$1000 Sportbike Surgery

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Source: Motorcyclist, January 1996

Supple suspension and burly brakes give Kawasaki's ZX-11 twisty road manners to match its straight-line speed.
Nine out of ten ZX-11 bull sessions around here begin with celebrating its 131 horsepower and 175-mph escape velocity. But the tenth invariably berates the bike's harsh, uncontrolled suspension and fade-prone brakes. So after five years of waiting for Kawasaki to cure the Maximum Ninja's afflictions, we set out to doctor them ourselves.
For starters, we wanted enough linear, fade-free stopping power to match the ZX-11's triple-digit proclivities. Even the grippiest aftermarket brake pads alone weren't enough. Reining in 601 pounds of Ninja (that's an 800-pound projectile with a full-size rider on board) generates more heat than Kawasaki's heat-treated stainless steel rotors can dissipate. Working against standard sintered-metal pads, hard-core backroad antics generate enough heat to fade or even warp stock ZX-11 rotors.

To dissipate 175-mph heat more efficiently and generate more consistent stopping power, we cued up a set of Ferodo ductile iron (that's ductile as in malleable, as in more likely to bend than crack or break) brake rotors ($535 including brake pads and hardware).
ferodo rotor The rotor swap is reasonably easy if you know a die grinder from a blow dryer. Still, follow the directions to the letter and triple-check everything.
Extra care now can prevent big trouble the first time you reach for the lever. If you're not comfortable with the process, have a pro do it.
Grind off the stock rivets to remove the stainless rotors, then mount new iron "blades" on the standard aluminum carriers using new buttons that come with the kit. Presto! Race-spec floating rotors. It takes a few miles for the new pads to chew through the anti-rust zinc plating to bare iron be neath. Once the swept area shows clean iron, popping the pads out to scrub off any accumulated zinc (try emery cloth spread over a hard, flat surface) accelerates the bedding-in process.
Though they're rated to survive 1100 degrees Fahrenheit, Ferodo says the semi-metallic C.P. 901-compound pads run cooler and are kinder to rotors than the average sintered-metal equivalent. No worries about "Racing" in big letters on the package. Ferodo recommends their less aggressive (and less abrasive) SuperSport-compound pads for streetbikes with stainless steel rotors. You could use C.P. 901-compound pads with stainless steel rotors. Still, the ductile iron works much better.
Even so, prepare to be slightly underwhelmed for the first few stops out of the garage in the morning. Even warm, initial bite is slightly less immediate than fresh, stock ZX-11 brakes. But from there, the new setup seems to thrive on heat rather than wilt under it. Spreading impressive power over a broader band of lever travel, the Ferodo brakes have a more linear feel than stock, making it much easier to feed in just the right amount of stopping power in any situation. They're never grabby. And shy of outright abuse, they don't fade either.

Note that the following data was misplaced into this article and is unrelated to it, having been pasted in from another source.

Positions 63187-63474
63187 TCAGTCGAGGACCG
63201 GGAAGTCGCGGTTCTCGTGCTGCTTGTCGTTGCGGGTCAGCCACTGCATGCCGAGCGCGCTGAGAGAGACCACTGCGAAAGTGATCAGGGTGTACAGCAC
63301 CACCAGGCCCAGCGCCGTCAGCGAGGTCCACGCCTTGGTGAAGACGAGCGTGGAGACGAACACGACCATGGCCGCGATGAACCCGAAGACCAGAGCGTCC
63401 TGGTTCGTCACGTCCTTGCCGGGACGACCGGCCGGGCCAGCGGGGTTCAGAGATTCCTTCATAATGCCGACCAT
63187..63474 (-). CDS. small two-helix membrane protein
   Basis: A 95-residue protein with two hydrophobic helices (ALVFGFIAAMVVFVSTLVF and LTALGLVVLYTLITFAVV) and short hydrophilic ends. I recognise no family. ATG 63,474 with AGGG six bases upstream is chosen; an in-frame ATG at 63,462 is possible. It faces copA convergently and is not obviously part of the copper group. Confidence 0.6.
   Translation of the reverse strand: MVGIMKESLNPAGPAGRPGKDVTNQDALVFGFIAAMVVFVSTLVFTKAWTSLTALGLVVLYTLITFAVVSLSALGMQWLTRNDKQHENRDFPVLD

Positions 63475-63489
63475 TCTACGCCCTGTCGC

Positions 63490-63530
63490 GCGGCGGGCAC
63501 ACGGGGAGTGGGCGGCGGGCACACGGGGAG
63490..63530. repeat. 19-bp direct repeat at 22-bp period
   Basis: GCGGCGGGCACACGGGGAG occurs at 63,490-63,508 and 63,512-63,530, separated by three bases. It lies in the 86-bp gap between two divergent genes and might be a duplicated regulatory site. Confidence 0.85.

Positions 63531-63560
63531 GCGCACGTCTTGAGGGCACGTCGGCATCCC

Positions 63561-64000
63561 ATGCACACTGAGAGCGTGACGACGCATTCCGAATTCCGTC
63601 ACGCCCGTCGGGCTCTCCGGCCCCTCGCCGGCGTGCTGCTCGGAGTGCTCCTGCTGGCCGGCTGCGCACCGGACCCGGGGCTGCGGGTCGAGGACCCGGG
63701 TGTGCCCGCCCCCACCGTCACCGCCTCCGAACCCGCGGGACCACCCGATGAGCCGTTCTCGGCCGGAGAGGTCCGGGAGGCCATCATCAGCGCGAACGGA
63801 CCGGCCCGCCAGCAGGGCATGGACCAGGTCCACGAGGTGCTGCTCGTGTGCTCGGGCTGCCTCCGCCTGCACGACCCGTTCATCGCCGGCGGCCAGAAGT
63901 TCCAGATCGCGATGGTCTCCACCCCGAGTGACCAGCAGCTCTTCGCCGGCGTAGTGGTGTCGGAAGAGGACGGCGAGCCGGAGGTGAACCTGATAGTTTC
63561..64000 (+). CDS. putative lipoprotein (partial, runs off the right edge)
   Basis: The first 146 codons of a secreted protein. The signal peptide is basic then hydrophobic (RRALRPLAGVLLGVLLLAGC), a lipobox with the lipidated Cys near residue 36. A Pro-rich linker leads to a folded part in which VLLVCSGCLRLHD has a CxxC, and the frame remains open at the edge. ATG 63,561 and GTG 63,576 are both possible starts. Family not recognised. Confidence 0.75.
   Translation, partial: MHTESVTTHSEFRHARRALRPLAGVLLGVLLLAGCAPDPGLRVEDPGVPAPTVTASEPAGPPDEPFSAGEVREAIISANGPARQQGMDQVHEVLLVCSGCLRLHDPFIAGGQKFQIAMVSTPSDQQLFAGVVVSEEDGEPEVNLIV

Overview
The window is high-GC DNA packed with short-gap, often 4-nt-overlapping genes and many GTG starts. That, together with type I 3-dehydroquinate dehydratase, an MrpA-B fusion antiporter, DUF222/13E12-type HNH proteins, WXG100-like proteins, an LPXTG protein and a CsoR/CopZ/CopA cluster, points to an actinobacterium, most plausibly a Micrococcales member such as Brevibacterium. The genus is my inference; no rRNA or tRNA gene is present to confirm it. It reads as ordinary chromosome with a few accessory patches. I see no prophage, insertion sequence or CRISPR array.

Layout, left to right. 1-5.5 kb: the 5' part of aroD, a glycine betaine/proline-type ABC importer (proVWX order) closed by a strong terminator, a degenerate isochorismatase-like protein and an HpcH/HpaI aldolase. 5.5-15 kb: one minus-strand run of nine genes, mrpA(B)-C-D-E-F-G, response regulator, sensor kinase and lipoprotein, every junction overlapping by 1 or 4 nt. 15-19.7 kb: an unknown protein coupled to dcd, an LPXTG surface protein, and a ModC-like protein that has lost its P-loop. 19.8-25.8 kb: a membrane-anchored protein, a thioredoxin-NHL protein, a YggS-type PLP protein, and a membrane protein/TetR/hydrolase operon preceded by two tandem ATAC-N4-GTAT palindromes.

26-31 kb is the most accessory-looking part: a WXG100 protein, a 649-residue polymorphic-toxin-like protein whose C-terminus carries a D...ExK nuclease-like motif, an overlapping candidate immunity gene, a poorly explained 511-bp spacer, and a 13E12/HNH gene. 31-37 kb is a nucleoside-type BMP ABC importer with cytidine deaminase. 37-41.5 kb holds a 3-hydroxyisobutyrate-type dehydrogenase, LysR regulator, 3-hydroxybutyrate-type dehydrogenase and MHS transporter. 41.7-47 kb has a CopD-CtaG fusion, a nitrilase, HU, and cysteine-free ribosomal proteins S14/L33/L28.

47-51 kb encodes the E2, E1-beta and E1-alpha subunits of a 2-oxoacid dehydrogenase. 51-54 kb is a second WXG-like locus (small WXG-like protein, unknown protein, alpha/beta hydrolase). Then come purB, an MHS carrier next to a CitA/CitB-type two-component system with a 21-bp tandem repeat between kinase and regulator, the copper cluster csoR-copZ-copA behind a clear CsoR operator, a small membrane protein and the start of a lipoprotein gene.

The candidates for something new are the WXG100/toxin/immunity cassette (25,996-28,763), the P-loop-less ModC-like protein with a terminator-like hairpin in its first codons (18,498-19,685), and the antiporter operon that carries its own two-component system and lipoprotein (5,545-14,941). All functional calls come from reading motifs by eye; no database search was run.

left fork adj preload Gold Valve
Onward to the suspension ward. The easiest way to make the ZX-11's alternatively harsh and mushy damper-rod fork behave itself is to slide in firmer fork springs, followed closely by a set of Race Tech Cartridge Fork Emulators ($124.95, plus two pints of your favorite 15W fork oil).
With the patient opened up on the table, we traded the flaccid 0.83kg/mm ZX-11 fork springs for stiffer, straightrate 0.92kg/mm Race Tech units ($89.95). And since each stiffer, straight-rate fork spring is shorter than the progressive coil it replaces, a steel spacer takes up the slack. An Emulator transplant is more complex than just swapping springs, but anyone with reasonable mechanical aptitude, a good set of tools and opposable thumbs can handle it. Instructions are first-class, as is the installation video that comes with the kit. But what if you read the instructions, watch the video, then get everything apart and still panic? Then there's a calm voice at Race Tech's tech support hotline to talk you down.
On the Eleven, defeating Kawasaki's external rebound damping adjusters complicates installation a bit. Let somebody else handle the brazing if you're welding-impaired. Race Tech does the job for $15. Otherwise, if you can change fork seals, you can probably install the Emulators.
What you get for your time and money is more precise, more adjustable rebound and compression damping. The Emulator-equipped fork controls rebound damping with fork oil viscosity; 15W in this case. Meanwhile, varying the Emulator valve's adjustable spring and bleed hole lets you tune low-, mid- and high-speed compression damping to taste. The only downside is the lack of external damping adjustments. You'll have to spin off the fork caps, slide out the springs and fish out the Emulators to make changes. Adjustments take about 15 minutes after a little practice.
Heading aft, the main problem is inconsistent damping from a painfully basic KYB emulsion shock. The air/oil meringue flowing through its stock valving, you see, is inherently variable, and the design of the stock shock's damper piston limits the amount of tuning you can do. The net effect: Dreaded High-Speed Wallow at prime roosting velocity. The fix is another type of crafty Race Tech valving gear.